* The Ugandan army seized a large cache of arms in the northern Kitgum district, AFP reports. Major General Salim Saleh, senior presidential advisor on military and political affairs in the nroth, said the army found landmines and ammunition belonging to rebels at Lela Bu, near the Sudanese border. The Major said the arms belonged to the Lords Resistance Army (LRA), saying the rebels used Kitgum as a transit point between southern Sudan and Uganda. The state-owned newspaper New Vision reported that the Ugandan army was deploying more troops and moving in weapons to the north to prepare for an anticipated LRA attack. President Yoweri Museveni is currently in Gulu district and will be touring border areas where Ugandan troops are deployed, said the New Vision.
* The Zambian Finance Minister, Ronald Penza, said today that the government will beef up its defences in the north of the country because of the number of refugees arriving from neighbouring Zaire, report new agencies. A well-informed source told IRIN that the Zambian government had been dealing with "drunken armed soldiers" fleeing conflict in eastern Zaire, and that it has been on alert for two weeks now. The government has replaced police patrols on the border with deployment of the regular army. Zambia has some 6,000 Zairean refugees at Natende camp in the northern provincial capital of Kasama, most having arrived through Mpulungu port on Lake Tanganyika.
* In Kenya's government-run newpaper Sunday Times, a commentary scorns South African President Mandela's attempts at mediation as "outside the spirit of the previous Nairobi summits which President Moi chaired". The commentary said talks with rebel leader Kabila were "legitimizing a dangerous course of a rebel shooting his way to power". It also complained of an "inadequate" international response. Since hosting the first two regional conferences, President Moi has rejected talks with rebels, and the rebels have denounced the Kenyan president as partisan. Regional leaders and UN officials have not yet offically announced the venue and date for the so-called "Nairobi 3" conference, but President Moi recently announced he was holding a major summit in Nairobi on March 12 on "conflict resolution". Observers believe this is an attempt by Moi to host "Nairobi 3" and regain the diplomatic initiative.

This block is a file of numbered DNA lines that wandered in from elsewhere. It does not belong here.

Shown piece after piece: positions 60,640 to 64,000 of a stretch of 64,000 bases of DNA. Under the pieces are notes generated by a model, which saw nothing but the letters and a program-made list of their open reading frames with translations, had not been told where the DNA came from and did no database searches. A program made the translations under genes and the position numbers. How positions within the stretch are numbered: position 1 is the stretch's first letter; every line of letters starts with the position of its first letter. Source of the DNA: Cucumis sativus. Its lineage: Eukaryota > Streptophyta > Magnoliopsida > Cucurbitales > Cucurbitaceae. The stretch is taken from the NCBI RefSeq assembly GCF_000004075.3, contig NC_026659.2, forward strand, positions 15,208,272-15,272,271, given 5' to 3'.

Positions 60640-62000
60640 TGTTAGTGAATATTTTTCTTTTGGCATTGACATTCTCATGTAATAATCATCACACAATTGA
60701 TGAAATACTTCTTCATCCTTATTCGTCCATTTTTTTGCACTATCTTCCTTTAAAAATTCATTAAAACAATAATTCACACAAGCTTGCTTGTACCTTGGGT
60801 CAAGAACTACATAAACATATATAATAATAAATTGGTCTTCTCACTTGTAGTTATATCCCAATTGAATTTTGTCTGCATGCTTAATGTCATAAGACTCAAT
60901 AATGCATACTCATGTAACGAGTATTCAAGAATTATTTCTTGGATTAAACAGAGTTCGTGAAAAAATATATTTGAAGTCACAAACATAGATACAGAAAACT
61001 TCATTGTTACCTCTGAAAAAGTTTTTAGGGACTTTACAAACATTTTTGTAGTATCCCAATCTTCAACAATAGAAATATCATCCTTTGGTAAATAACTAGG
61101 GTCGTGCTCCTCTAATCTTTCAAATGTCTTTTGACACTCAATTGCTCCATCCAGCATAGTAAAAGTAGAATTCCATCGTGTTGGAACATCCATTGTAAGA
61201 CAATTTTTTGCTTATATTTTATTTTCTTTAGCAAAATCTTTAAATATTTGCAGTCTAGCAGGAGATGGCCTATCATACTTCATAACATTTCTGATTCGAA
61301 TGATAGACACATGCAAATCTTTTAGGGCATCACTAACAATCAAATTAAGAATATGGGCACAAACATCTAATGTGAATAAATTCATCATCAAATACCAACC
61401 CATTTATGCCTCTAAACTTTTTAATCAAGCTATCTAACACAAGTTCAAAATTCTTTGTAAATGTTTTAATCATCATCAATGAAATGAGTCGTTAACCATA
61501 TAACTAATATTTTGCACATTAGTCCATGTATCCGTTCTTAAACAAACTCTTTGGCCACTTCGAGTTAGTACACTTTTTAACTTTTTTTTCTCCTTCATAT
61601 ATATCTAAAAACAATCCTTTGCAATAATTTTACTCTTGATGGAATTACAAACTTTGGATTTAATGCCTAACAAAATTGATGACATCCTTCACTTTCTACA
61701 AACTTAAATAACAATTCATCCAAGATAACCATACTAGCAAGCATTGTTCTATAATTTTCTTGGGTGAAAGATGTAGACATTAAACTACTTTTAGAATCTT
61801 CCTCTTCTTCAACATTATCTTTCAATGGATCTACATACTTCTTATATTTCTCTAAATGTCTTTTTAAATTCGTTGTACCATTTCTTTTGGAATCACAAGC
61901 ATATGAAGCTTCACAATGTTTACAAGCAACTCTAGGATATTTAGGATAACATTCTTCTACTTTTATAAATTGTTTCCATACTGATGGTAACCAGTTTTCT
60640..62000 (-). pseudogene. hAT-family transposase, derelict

* The Rwandese government has called for the separation of the two United Nations tribunals in Arusha and the Hague. In a statement faxed to Arusha from Kigali, February 24, the government said that unless the separation was effected the UN International Tribunal for Rwanda would not achieve its objectives. The government accused the joint prosecutor, Judge Louise Arbour, based in the Netherlands office, of hampering the operations of the Tanzanian court. The statement said UN Secretary-General Kofi Annan should have sacked Judge Arbour after an internal report found the tribunal on Rwanda to be ineffective. Two senior members of the tribunal submitted their resignation to the Secretary-General after they had been called to New York.
* A convicted ringleader of Rwanda's genocide, Froduald Karamira told Reuters that he had little faith in the system of justice in his country and believed he should have been tried as a political prisoner. He said he should be tried by a parallel United Nations genocide tribunal sitting at Arusha. Karamira's lawyer has appealed against the death sentence he recieved in February; he was found guilty of being a leader of the notorious Interahamwe militia and making radio appeals for people to kill their neighbours. The Arusha tribunal can deliver only life prison sentences as a maximum penalty.
* Pope John Paul 11 today appealed for peace in the Great Lakes region during a meeting with Zairean bishops. He called on the international communtiy to be more committed in finding a solution in Zaire, and denounced attacks against churches and Christian institutions in Zaire. "No well-intentioned man could ignore the fate of people who live in conditions that insult one's human dignity and whose lives are constantly in danger", he said.
Nairobi, 3 March 1997, 19:04 GMT
[Via the UN DHA Integrated Regional Information Network. The material contained in this communication may not necessarily reflect the views of the United Nations or its agencies. UN DHA IRIN Tel: +254 2 622123 Fax: +254 2 622129 e-mail: firstname.lastname@example.org for more information. If you re-print, copy, archive or re-post this item, please retain this credit and disclaimer.]
Date: Mon, 3 Mar 1997 19:33:00 +0300 From: UN DHA IRIN - Great Lakes <email@example.com> Subject: Great Lakes: IRIN Update 114 for 3 Mar 1997 97.3.3 Message-ID: <Pine.LNX.3.91.970303193129.16242Bfirstname.lastname@example.org>
Editor: Dr. Ali B. Ali-Dinar, Ph.D